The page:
The FBR’s ability to tap tax sources under its jurisdiction has been constrained by complex and opaque tax administration, top heavy management that lacks delegation and accountability, excessively large pool of staff and conflict of interest between policy and collection functions that are under one roof.

High level of policy gaps exist because of high revenue sources assigned to provinces and large undocumented sector have served as an impediment. In parallel, compliance tax gap is large too more because of lack of failure to bring in tax net of what is feasible to achieve such as wholesalers and service providers, etc.

The overwhelming undocumented sector, absence of data and the lack of digital integration, tax-evasion and avoidance because of loopholes in legal and administrative system and integrity issues are some of the critical gaps in tax administration.

The plan for FBR’s restructuring and digitization approved by the Federal Cabinet has two components. One pertains to a number of initiatives & interventions which is expected to reduce the leakages because of lack of adequate documentation that has complicated raising the number of filers, significant tax evasion and avoidance. The traditional model of relying on tax officials to identify tax-evasion and plug leakages has not delivered results, rather aggravated the problems of malpractices.

Going forward, the Tax Administration will be driven by advanced technology, utilizing Big Data, leveraging data analytics and Artificial Intelligence guided systems. The blueprint for the digital transformation of the Tax authority has been prepared, which has the following main components:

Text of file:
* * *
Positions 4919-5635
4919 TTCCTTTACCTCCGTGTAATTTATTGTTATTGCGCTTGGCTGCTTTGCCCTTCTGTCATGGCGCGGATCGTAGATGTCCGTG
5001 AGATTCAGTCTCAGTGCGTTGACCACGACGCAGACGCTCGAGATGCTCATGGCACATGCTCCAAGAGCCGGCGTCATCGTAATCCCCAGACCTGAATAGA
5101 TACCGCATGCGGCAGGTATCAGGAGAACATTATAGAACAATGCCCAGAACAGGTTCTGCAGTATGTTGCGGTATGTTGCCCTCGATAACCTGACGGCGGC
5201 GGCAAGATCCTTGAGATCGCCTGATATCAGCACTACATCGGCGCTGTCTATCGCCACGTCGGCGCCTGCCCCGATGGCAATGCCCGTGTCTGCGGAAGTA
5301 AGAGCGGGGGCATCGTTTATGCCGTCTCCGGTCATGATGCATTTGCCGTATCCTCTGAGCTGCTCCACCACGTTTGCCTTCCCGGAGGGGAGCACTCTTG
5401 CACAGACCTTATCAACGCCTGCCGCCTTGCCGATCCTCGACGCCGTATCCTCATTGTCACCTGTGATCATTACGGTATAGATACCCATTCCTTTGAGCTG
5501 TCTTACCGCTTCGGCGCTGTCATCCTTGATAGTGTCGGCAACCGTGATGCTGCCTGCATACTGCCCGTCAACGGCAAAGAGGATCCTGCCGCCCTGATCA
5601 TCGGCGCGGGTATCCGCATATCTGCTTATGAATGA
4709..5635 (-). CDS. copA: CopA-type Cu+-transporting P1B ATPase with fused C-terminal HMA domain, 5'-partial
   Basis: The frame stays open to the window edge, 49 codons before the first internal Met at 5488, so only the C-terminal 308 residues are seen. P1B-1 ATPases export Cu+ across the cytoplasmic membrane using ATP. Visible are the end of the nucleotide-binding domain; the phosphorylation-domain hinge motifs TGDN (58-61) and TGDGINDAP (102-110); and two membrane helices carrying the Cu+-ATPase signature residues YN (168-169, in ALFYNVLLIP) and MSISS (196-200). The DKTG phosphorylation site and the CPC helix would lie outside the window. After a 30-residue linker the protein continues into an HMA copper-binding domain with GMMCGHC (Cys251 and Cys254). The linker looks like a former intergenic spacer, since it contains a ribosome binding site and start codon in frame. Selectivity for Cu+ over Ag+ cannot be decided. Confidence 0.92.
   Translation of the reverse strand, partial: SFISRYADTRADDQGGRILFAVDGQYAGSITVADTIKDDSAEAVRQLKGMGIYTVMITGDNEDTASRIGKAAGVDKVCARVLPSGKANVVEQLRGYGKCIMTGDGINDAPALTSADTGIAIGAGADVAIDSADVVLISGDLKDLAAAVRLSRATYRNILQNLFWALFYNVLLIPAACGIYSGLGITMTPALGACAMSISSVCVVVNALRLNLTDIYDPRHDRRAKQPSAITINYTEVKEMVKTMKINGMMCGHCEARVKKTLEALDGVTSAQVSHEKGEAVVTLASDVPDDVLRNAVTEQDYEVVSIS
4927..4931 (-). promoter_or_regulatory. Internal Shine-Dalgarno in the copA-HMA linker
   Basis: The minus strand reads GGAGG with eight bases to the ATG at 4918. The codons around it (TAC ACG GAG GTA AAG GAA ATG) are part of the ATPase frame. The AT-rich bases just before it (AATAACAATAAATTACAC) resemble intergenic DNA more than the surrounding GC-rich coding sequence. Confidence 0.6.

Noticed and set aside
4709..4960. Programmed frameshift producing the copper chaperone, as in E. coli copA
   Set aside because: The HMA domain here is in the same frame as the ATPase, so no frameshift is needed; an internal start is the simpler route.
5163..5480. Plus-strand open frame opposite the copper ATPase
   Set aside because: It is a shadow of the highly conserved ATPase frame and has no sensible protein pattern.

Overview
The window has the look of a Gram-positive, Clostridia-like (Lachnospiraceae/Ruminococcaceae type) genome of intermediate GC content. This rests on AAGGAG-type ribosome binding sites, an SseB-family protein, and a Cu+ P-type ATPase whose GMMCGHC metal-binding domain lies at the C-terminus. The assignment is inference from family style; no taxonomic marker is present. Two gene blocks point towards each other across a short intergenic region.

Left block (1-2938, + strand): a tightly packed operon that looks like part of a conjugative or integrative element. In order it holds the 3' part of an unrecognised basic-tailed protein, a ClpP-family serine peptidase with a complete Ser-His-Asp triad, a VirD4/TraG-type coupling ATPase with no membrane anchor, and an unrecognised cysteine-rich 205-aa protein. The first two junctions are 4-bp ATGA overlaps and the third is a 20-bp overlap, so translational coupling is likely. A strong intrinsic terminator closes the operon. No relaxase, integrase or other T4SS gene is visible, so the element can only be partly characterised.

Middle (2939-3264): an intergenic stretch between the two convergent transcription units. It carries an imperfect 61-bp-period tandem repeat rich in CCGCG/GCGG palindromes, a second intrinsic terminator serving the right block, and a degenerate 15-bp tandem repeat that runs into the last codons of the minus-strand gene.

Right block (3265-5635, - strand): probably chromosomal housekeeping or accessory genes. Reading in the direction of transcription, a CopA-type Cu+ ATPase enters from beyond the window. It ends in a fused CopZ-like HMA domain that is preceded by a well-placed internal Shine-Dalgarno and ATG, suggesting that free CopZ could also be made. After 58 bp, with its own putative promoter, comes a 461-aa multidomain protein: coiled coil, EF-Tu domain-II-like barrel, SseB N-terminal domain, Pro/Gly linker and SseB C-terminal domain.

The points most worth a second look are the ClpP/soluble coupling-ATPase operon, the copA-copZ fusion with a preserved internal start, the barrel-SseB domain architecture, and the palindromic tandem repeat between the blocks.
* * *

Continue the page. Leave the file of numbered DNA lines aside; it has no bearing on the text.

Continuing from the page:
The documentation has already been introduced making it mandatory for organizations, both public and private, to share data about assets, transactions and income with the FBR through a digital platform. Digital Invoicing to capture Sales and purchase transactions across the entire supply chain, which is mostly undocumented right now. This will help document economy and plug huge compliance gaps and enhance payment of Sales Tax by wholesalers, dealers, distributors, SME and manufacturers. The automated system & the rules for operationalizing digital invoicing have been prepared, and the implementation is at an advanced stage. Leveraging the technological prowess of Nadra and bringing in Karandaaz and support of Bill Melinda and Gates Foundation to help digitize tax collection. Together, over the period, these reinforcements will foster IT integration across different organizations. Meanwhile transformation and governance of PRAL and new software will help improvements in the automation. These multiple interventions would include Broadening of Tax Base (BTB) initiatives by facilitating data exchange with organizations holding the data of assets, transactions, and payments. Digitization of Withholding Tax Collection would address another area of huge compliance gap in the tax administration, as many withholding agents are engaged in different kinds of violations & malpractices, which are currently not being detected in the manual & outdated process. The entire process will be digitized through a new system “Synchronized Withholding Administration and Payment System – SWAPS”, which will link the payer, Payee, bank and FB through the SWAPS Portal.

A new & simplified scheme for untaxed sectors has also been devised based on a technology platform, to ensure that there is no human interaction of such small businesses with tax officials, which results in complaints & malpractices.